"Take your vitamins, sit up straight, and go for a run." While these habits may seem like no-brainers, it's time to reevaluate what’s actually best for our health.
Do I Need to Refuel Mid-Workout?
Muscles need fuel to function — that much is clear. But besides optimal pre- and post-workout nutrition, does the body ever need an extra energy boost mid-workout? Studies show there may be some benefit to refueling during a workout — but what and when isn’t the same for everyone .
Fuel for Thought — The Need-to-Know
To run, to lift, to tumble — muscles first turn to carbohydrates (think: fruits, veggies, grains, and dairy) for energy whenever they’re present in the body. Muscles then store those carbohydrates as glycogen, (also available in the bloodstream and liver). But once the body gets moving, we start dipping into that stash — begging the question, are we sure there’s enough? Research suggests it all depends on the type and duration of exercise.
While shorter, low-intensity workouts (like a 15-minute stroll or a few core exercises during a commercial break) can usually make do with what's stored naturally, an extra energy fix can be clutch during high-intensity, long-duration exercise. (Distance runners don’t stock those fanny packs with energy gels, chews, and jelly beans for nothing!) But why simple carbohydrates rather than a colossal protein bar or big ol’ whole-wheat bagel? Research shows that protein, fat, and complex carbohydrates (those with lots of fiber) can often take too long to digest to be effective fuel for the exercise at hand.
Refuel Right — Your Action Plan
From prepping the gym bag to perfecting that game face, we know there’s plenty to do before hitting the gym. Let’s see if a pit stop at the fridge (or vending machine) should be added to those to-do’s:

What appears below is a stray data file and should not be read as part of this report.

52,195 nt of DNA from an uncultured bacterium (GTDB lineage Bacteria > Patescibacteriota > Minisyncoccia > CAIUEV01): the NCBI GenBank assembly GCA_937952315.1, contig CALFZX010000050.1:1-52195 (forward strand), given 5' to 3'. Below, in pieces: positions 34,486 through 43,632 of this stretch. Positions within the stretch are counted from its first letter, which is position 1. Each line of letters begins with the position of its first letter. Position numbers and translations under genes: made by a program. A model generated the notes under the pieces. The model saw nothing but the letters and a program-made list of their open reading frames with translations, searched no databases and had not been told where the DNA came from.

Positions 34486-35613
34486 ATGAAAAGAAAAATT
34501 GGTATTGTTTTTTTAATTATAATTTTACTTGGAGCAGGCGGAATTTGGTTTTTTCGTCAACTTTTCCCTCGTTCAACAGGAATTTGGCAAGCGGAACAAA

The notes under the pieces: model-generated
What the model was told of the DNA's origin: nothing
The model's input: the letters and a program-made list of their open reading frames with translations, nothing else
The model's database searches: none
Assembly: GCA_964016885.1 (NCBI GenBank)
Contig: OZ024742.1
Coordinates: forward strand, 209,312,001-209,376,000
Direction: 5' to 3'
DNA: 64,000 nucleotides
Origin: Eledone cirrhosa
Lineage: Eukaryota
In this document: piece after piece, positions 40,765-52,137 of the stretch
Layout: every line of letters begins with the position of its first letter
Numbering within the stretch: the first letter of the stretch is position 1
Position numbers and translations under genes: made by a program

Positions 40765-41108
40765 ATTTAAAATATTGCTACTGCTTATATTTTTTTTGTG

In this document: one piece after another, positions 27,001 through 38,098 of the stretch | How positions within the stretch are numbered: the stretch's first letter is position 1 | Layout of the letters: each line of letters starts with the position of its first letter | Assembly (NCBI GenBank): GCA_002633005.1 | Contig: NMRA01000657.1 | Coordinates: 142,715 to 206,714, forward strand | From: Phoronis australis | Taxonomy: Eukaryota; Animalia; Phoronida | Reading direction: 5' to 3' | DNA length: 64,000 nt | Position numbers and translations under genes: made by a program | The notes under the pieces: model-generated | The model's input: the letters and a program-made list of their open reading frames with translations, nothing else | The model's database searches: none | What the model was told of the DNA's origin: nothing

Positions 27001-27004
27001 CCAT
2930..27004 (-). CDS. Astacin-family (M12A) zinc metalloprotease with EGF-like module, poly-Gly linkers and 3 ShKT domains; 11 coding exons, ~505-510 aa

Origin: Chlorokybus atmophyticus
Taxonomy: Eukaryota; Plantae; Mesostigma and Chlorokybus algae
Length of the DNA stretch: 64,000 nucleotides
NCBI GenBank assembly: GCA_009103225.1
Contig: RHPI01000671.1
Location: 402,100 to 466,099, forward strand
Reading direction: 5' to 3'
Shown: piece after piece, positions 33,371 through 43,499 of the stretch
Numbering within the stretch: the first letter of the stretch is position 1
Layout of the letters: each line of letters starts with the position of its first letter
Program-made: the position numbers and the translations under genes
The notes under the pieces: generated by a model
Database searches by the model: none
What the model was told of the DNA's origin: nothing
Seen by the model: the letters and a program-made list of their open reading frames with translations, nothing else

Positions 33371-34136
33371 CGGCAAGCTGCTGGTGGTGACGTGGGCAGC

- For cardio sessions under an hour: Drink responsibly. Sipping sports drinks intermittently has been shown to improve performance, though many experts warn not to overdo it . There’s no need for the extra sugar and calories when the body — if fueled properly all day long — can sustain performance without the boost.
- For cardio sessions over an hour: Readily refuel. Proper carbohydrate replenishment (and hydration) is key. The Academy of Nutrition and Dietetics recommends active individuals consume approximately 0.7 grams of carbohydrates per kilogram of body weight (usually about 30-60 grams, depending on the type and intensity of activity) per hour of endurance exercise . So on a big cardio day, that could mean a 32-ounce sports drink or two small bananas, consumed intermittently throughout the workout. (If going with a fuel source without much water content, just be sure to load up on fluids, too.)
- For weightlifting sessions: Go easy. Drinking sports drinks in between sets has been shown to keep glycogen stores in the muscles full, but it likely won’t increase performance . Consider skipping the sugary stuff and opting for water instead.
- For the big game: Keeps carbs close. It seems there's some science behind Gatorade showcasing basketball and soccer mega-stars in action — drinking sports drinks during high-intensity exercise might in fact improve performance . See a doctor if you begin to sweat purple, though!